Eakring Birds 2006
A monthly review
With fewer wildfowl at Eakring Flash over recent years, it was the pool on Penny Pasture Common at Eakring Meadows which provided any decent Teal counts. 40 there on the opening day of the year, was the best January could muster as mid-month saw only 25 birds present. Counts continued to dwindle as January progressed and for the remainder, only a handful of birds were ever present. 11 Gadwall were at Eakring Flash on the 5th. Goosander were frequent visitors to Eakring Flash with a series of records featuring numerous individual birds, judging by the changing male/female ratios. A female was the first of the year present on 5th, with three birds on both 12th and 15th and groups of four on 28th and 29th.

At least one regular Common Buzzard was present around Lound Wood on and off throughout the month, but there were no other raptors of note.

An area speciality is Jack Snipe and there were two birds at Penny Pasture Common on 15th. Eight Common Snipe on the same day elsewhere on the Eakring Meadows reserve, was poor in comparison to recent Winters.

Other sightings during January included an excellent 86 Herring Gull on 29th, Fieldfare peaked at 186 on 1st and a small group of five Lesser Redpoll remained at Eakring Flash all month after six there (1st) Single Tree Sparrows were in the area on several dates and a group of 11 Greenfinch (unusually for January) flew north-west on 29th.

Slightly more variety at Eakring Flash with the semi-resident pair of Shelduck returning on 2nd and 26th. The 11 Gadwall remained from January, but numbers dropped suring the rest of February. A maximum of nine Teal (5th) was poor in relation to corresponding months. A female Pochard appeared for a couple of days towards the end of the month and once again, it was regular sightings of Goosander which provided the scarcest wildfowl with four at Eakring Flash (23rd) three on 2nd and 9th, a pair on 6th and a brief fly-over male on the 5th.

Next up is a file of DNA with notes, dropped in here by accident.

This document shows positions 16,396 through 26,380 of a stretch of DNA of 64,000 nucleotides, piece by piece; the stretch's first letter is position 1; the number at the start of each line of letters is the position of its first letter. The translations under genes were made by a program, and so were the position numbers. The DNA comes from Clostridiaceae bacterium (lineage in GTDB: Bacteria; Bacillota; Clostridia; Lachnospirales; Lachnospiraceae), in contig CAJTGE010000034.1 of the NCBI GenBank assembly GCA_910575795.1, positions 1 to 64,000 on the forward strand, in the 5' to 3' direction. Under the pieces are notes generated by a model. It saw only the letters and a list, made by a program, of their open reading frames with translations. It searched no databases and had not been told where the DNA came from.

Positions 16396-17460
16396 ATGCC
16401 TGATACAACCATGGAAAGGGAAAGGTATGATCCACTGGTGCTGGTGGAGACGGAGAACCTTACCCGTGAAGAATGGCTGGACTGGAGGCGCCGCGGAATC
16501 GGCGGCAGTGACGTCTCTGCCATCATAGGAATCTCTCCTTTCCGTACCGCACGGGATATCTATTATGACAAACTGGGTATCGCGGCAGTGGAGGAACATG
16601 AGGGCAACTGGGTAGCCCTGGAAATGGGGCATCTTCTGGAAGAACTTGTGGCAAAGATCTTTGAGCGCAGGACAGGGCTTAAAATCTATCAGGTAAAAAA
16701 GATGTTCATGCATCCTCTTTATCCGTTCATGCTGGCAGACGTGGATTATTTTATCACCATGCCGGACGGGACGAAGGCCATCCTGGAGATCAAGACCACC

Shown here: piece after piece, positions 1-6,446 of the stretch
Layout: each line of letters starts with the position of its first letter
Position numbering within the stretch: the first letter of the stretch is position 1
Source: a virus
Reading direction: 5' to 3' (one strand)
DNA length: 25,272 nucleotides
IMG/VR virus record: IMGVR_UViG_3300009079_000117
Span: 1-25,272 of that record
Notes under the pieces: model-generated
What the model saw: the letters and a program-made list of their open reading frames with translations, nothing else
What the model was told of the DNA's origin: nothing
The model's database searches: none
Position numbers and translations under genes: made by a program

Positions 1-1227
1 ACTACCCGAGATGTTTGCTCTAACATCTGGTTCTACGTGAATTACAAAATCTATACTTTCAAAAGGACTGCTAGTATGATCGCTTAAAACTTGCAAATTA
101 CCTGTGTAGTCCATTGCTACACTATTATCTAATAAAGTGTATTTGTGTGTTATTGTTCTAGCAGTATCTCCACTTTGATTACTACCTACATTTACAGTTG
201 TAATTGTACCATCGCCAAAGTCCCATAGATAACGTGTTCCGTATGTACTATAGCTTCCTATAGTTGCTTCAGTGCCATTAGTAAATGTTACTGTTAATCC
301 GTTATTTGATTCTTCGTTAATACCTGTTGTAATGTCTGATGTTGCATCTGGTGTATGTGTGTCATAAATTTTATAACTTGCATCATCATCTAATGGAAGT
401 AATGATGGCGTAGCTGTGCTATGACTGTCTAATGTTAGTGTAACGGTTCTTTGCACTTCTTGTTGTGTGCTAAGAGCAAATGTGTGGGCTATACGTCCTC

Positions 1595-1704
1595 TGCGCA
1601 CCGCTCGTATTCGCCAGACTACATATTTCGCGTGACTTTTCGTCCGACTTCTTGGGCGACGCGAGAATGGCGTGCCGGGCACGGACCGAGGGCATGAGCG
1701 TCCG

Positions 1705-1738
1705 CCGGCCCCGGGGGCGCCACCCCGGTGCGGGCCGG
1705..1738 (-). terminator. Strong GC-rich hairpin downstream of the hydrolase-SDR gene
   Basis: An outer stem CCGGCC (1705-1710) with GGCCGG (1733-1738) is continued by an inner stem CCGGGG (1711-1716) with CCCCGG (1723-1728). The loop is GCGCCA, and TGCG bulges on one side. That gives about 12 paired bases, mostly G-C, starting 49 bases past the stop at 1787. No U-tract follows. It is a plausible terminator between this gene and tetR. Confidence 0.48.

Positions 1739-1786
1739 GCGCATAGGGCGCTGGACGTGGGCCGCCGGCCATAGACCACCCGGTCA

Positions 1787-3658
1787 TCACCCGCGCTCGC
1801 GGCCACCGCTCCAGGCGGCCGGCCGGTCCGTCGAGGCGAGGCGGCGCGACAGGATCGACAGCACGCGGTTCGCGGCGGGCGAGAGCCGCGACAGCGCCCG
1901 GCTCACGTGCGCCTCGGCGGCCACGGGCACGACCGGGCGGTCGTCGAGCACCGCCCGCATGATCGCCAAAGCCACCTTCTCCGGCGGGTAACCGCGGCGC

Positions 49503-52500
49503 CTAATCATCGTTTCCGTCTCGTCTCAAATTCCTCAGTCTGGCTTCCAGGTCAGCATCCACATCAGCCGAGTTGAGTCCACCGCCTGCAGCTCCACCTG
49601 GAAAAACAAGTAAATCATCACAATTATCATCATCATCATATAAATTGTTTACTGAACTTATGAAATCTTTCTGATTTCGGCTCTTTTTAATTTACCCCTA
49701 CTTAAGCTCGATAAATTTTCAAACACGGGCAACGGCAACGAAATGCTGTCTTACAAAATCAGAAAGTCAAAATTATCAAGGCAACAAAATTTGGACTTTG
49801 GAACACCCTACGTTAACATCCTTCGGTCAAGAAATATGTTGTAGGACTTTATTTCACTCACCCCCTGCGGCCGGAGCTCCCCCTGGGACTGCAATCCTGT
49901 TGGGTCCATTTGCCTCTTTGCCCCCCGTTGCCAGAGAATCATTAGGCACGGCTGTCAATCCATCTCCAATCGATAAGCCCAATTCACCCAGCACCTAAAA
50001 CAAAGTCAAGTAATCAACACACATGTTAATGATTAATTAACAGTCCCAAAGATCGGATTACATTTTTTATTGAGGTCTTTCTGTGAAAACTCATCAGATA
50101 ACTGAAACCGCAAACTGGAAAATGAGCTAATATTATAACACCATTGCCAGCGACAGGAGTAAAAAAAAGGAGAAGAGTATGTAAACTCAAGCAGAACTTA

Common Buzzards included one around Eakring Flash on 18th and two at Hare Hill Wood and again in the Eakring Flash/Lound Wood area on February 5th, 6th and 9th.

February saw an increase in Common Snipe numbers at Eakring Meadows. Only seven were present on the 5th, but then further counts occurred of 24 (18th) 25 on 25th, before 28 were present on the last day of the month. Jack Snipe numbers similarly increased, and after a single bird was flushed from their favoured area at Penny Pasture Common on 18th, three were present from 25-28th at least.

A Water Rail was heard calling briefly along the western-edge of Eakring Flash (25th) and excellent area gull counts included 43 Common Gull on 26th and a record 200 Herring Gull on 5th.

Interesting (though not unusual) pre-migration passerine records included 24 Meadow Pipits in fields around Eakring Flash on 26th, rising to 48 on 25th; around 300 Starling were in fields at Leyfields during the last week of February, with these birds later providing spectacular roost flights in Eakring village. A Coal Tit moved quickly north through Eakring Flash (25th) whilst at least one Marsh Tit (difficult to find here, but a resident breeder) was with a Tit flock in Hare Hill Wood on the 9th. 400 Fieldfare were in fileds south of Kersall on 9th and the five Lesser Redpoll remained around Eakring Flash till 5th, where a Kingfisher was seen on odd dates.

A fairly varied month and the first March that failed to produce any returning Summer migrants, as birds were held up on the continent.

Perhaps the best record March 2006 had to offer was the flock of 31 Whooper Swans flying west over Eakring village at 07:30am (21st) and representing only the fifth record for the area. Aside from a single Autumn record in 1998, all other records have come around mid-March. Goosander were present on several dates, with a pair at Eakring Flash on 7-11th, 18th, 21st and 26th. There were four there on 16th and then five again at Eakring Flash on 19th. The Shelduck pair were noted on both 12th and 22nd and Teal peaked at just five (16th) Two Pochard (19th) were first of the year.

Regular Common Buzzard sightings throughout the month, mostly involved singles, but three were in the area on the 22nd. Rarest raptor was the Merlin seen flying east through the pastures area on 18th. Common Snipe numbers remained quite respectable, with still around 20 birds for much of the month as cold weather continued. Two Jack Snipe were at Penny Pasture Common on 11th. A Curlew flew north-east over Eakring Flash (12th) where the Water Rail was seen intermittently from 12-23rd. A new record count of 97 Common Gulls in fields at Leyfields (21st) was much higher than any previous counts, but otherwise there were few gulls seen.